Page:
The fix the second issue the board decided to redo the exterior of the building. Jenkins decided that restoring the building to its original 1912 appearance would fit with the SPARK’s theme, and process that involved removing the 1980s stucco and other modern additions. The process also involved replacing the exhibits on display in the windows, which created an appearance that Jenkins likened to “a flea market.” The windows now contain eccentric posters with content relevant to the museum.
The final issue, finding an attraction to bring in more guests, was solved in dramatic fashion. Jenkins managed to acquire a nine foot tall Tesla coil, and contracted a sculptor in Sedro Wooley to construct a Farraday Cage to go with it. These two items would be the centerpiece of an electrical show which the SPARK now holds on weekends. Visitors can donate to the museum for the opportunity to sit in the cage and be surrounded by lightning, earning them a sticker to demonstrate their bravery.
Revitalized And Recharged
The branding overhaul was exactly what the SPARK needed to find its stride. The grand reopening of the museum in 2012 drew in more than 2,000 visitors in one weekend. Annual attendance in the previous years had average only 4,000 visitors. The past three years have seen that number more than quadruple to an annual average of 17,000 visitors.
The SPARK’s newfound popularity has allowed it to become financially solvent (albeit not yet profitable), and the influx has benefited the city as well. Jenkins observes that a survey conducted a couple of years ago indicated tourists visiting Bellingham for the sole purpose of visiting the SPARK museum had contributed over $500,000 to the local economy. That’s over 10 times the amount of the grant the city provides the museum for bringing in tourists.
Although the SPARK is now financially stable, long-term goals still rely heavily on funding. Currently, the museum only employs five people, four of whom work half-time or less. In order to expand the museum or offer more temporary exhibits, new sources of funding will need to be located. The museum currently conducts very few fundraising initiatives, however, so the board has a lot of avenues through which to locate new sources of revenue.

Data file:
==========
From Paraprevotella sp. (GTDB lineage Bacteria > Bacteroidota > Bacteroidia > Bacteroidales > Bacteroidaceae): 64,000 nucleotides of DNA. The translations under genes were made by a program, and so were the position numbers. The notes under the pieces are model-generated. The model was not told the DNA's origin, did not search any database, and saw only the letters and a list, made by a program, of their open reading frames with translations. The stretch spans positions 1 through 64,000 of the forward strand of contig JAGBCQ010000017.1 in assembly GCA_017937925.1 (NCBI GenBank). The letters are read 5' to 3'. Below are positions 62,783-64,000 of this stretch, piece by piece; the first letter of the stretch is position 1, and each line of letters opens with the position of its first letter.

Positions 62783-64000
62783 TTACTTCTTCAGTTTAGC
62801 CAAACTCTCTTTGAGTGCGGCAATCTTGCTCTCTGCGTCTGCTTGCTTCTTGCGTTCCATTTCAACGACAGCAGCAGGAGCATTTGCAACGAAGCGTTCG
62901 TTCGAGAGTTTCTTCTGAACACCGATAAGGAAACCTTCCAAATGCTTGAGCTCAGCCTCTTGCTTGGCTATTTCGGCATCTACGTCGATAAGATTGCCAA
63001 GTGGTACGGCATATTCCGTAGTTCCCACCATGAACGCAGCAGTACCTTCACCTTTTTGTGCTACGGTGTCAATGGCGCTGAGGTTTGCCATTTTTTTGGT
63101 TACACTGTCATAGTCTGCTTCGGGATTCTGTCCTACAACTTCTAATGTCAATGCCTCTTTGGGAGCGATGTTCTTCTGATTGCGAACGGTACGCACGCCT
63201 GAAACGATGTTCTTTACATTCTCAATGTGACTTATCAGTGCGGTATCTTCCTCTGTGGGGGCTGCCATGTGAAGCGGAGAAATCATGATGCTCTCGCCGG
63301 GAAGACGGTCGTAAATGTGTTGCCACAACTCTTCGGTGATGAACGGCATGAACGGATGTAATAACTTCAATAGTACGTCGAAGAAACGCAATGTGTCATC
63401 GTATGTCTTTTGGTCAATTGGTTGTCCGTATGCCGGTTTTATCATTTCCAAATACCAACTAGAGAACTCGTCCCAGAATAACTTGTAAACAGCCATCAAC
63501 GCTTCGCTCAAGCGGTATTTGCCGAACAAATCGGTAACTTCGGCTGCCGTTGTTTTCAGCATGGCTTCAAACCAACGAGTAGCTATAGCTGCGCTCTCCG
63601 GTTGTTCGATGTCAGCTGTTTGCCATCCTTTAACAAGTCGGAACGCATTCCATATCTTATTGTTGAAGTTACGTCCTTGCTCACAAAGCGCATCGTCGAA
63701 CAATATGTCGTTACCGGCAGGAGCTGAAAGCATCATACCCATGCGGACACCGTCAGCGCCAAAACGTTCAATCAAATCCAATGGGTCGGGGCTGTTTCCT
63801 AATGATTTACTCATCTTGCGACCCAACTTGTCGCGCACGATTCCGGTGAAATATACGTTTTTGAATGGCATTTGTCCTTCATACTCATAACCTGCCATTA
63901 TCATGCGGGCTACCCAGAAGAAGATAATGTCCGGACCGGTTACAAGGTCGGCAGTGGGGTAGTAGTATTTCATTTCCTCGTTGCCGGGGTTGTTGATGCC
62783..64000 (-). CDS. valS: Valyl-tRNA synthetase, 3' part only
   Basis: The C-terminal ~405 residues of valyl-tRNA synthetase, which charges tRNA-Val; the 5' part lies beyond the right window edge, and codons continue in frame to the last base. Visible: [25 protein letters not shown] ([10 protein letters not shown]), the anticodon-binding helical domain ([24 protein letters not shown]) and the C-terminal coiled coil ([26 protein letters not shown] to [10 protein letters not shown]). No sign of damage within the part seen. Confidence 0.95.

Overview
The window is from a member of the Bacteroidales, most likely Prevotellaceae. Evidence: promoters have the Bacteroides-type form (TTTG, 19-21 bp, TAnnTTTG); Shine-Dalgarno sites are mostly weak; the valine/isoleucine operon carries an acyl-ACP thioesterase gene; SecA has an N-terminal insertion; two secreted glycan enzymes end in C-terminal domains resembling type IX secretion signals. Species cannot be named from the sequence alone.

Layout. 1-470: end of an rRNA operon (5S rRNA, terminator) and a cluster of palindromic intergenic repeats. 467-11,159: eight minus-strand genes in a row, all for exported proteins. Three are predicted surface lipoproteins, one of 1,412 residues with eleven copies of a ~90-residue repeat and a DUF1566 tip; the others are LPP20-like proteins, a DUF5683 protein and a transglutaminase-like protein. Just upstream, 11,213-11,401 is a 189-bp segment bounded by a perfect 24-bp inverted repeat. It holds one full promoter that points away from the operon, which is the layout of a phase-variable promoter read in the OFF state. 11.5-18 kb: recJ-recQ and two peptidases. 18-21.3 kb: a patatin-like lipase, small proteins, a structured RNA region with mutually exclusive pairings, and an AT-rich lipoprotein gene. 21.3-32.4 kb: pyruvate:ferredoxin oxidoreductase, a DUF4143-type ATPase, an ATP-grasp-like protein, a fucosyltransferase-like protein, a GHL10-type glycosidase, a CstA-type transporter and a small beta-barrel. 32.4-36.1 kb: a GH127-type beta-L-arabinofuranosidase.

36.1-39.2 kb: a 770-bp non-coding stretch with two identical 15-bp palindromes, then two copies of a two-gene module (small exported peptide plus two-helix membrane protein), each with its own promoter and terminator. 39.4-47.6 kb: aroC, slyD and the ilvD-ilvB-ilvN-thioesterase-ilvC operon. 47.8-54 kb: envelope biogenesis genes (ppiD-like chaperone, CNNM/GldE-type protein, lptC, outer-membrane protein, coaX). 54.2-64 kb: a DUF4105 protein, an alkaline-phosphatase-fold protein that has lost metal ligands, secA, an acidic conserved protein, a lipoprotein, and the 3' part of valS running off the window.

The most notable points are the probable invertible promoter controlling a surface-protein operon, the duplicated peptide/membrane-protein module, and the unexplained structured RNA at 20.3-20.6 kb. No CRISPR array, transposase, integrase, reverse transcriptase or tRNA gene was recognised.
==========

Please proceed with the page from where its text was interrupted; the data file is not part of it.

In the meantime, the SPARK does have a few projects on deck. One of the more well-known facets of the museum is the in-house radio station, KMRE 102.3 FM. Originally conceived as an exhibit illustrating what a 1920s radio station would look like, the project was modified due to FCC regulations that prevented modern radio stations from broadcasting with outdated equipment. Now, KMRE mainly serves as a local oddity, broadcasting radio shows and music from the pre-television era.
Recently, however, the SPARK hired Susanne Blais as the new station manager with the goal of revamping the content schedule for KMRE. The goal is to combine the original programming with community-oriented segments focusing on providing information and debate on local issues. Jenkins also indicated that the museum is looking to expand the number of interactive pieces, and hopefully host a few temporary exhibits in the future.
Despite the museum’s own troubles, one thing has always remained consistent: the SPARK gives back to the community. The cash flow brought in by tourists is excellent, certainly, but the benefit to Bellingham is cultural and educational as well. The SPARK offers children and adults the chance to learn about the history of our current technology in a fun and interactive environment, as well as providing us one more source of local pride. After all, not everyone can say their town has Edison’s first light bulb.
Have you had a great experience while visiting the SPARK museum? Let us know about it in the comments!